Friday, June 01, 2012
Saturday, May 26, 2012
The 600 kilometre trip (at least that is what I was told) began at 5:30 in the morning. The first hour we were on a paved road, but the road is not yet complete, so for about 100 kilometres we did some off-roading. The key is to try to find the least bumpy path among the many that have been created. After a few hours we stopped by the house of one of the church leaders who was in the vehicle. When we dropped him off, we were invited to have a meal at his place. After an hour the meal was ready, and after eating we went into their "church ger". I was asked to say a few words and then offer a prayer for the new church.
We soon got back on the road again, and after travelling for another hour or so, we stopped again. Two other vehicles were travelling to UB and one of the vehicles developed tire problems. That meant we had to divide those who needed a ride between the two working vehicles. We included two more passengers in our vehicle, so we now had four in the back seat. I actually tried to get in the back seat but they would not let me (teacher must go in the front). I gained some extra luggage up front but those men sat like that for the remaining seven hours of the trip!
The countryside is majestic, a vastness that is remarkable. As one looks out it is almost velvety, the rough grass coming together in a blanket covering the rolling plains. In the background are the hills which range from rugged to gently rolling. We passed herds of sheep, goats and horses while the birds flew overhead (eagles, falcons). Dotted along the way were either single gers or a community of them. I wondered what it would be like to be riding a horse or herding sheep or goats, all alone in the vastness. I thought that in the solitude, it would be a reminder of the smallness of my existence and the wonder of such a glorious God, displaying His glory without shame. Psalm 8 asks that foundational question, in fact the question that is the beginning of the search for life and purpose: "What is man that you are mindful of him?" I prayed that this question would lead those on horses or in gers to Christ,
After arriving in UB, we dropped a few people off at their destinations and I finally arrived at my hotel (Flower Hotel - yes, it is true, what can I say?) at around 7:30. After a good night sleep, I caught a taxi to the airport, flew into Beijing at 2:00 in the afternoon and am presently on a four-hour flight once again. I look forward to this next part of the journey and am praying that GBC may be an encouragement to those serving diligently and faithfully.
Wednesday, May 23, 2012
Today was the final day of teaching. I taught for a while this morning and then the students wrote the two tests. Following the tests, the Mongolian Grill was lit! Actually , it is an authentic Mongolian BBQ with potatoes (yes, excited!), some vegetables (excitement waning) and the guest of honour - a goat. While we were waiting the students very graciously gave me a very kind gift. I was very grateful for their kindness.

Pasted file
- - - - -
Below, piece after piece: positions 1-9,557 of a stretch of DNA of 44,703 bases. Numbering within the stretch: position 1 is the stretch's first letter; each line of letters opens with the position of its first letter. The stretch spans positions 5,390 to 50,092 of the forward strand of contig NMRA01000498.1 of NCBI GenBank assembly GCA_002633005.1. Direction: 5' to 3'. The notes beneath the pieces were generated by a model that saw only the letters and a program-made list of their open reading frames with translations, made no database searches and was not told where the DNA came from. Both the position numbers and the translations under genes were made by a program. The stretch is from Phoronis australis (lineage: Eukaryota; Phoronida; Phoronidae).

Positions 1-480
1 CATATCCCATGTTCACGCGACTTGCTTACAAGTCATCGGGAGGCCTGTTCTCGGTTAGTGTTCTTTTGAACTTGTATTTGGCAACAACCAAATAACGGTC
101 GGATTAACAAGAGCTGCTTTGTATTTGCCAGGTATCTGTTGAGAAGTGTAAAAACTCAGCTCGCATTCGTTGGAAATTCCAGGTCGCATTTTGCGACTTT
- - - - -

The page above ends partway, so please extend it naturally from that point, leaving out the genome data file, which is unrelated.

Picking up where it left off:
Monday, May 21, 2012
This is a picture of the provincial government building outside off my hotel room.
Today was a very cold and windy day. As I was teaching, I would look out the window and see the sand and dirt blowing quickly by. One can imagine being out in the wide open space herding their animals and the wind whipping around.
Sunday, May 20, 2012
What is a church service like in Mongolia? While I’m sure they vary, I was able to worship in the large church in BYG. The church was packed with young and old, sitting on either benches or plastic stools. We began at 10 with opening comments followed by a time of singing - it was good to hear their enthusiastic and vibrant singing. This took us to a time of sharing. People would walk up to the front and tell their stories. At about 11:00, the pastor shared more requests for another 10 minutes and then I was invited to come and speak. I spoke from Psalm 51 looking at how to talk to God about our sin. I finished in about 20 minutes (I know, I know ...), not knowing how long they preach in the church. When I finished, some people came up front and shared some prayer requests, followed by people coming up and praying for them while the rest of the church sang. After a few more words, the people gave their gifts by coming up to the front of the church and placing their money in a large wooden box. After a few closing songs, the service ended at 12:15.
One of the great joys of being in Mongolia is to hear God's people worship in a different language. It is amazing to consider that the Word and grace of God has spread from Jerusalem to Canada and Mongolia - different sides of the world. It is good to be reminded of the greatness of God, His grace, and the spread of His kingdom.
In the afternoon, I had lunch with Idree, my translator, and 2 of the main church leaders in BYG. Afterwards, I went back to my hotel room and worked on the tests the students will take this coming Wednesday. It was an encouraging day remembering the vast expanse of God's work and all the people He has saved and is changing- all for His glory.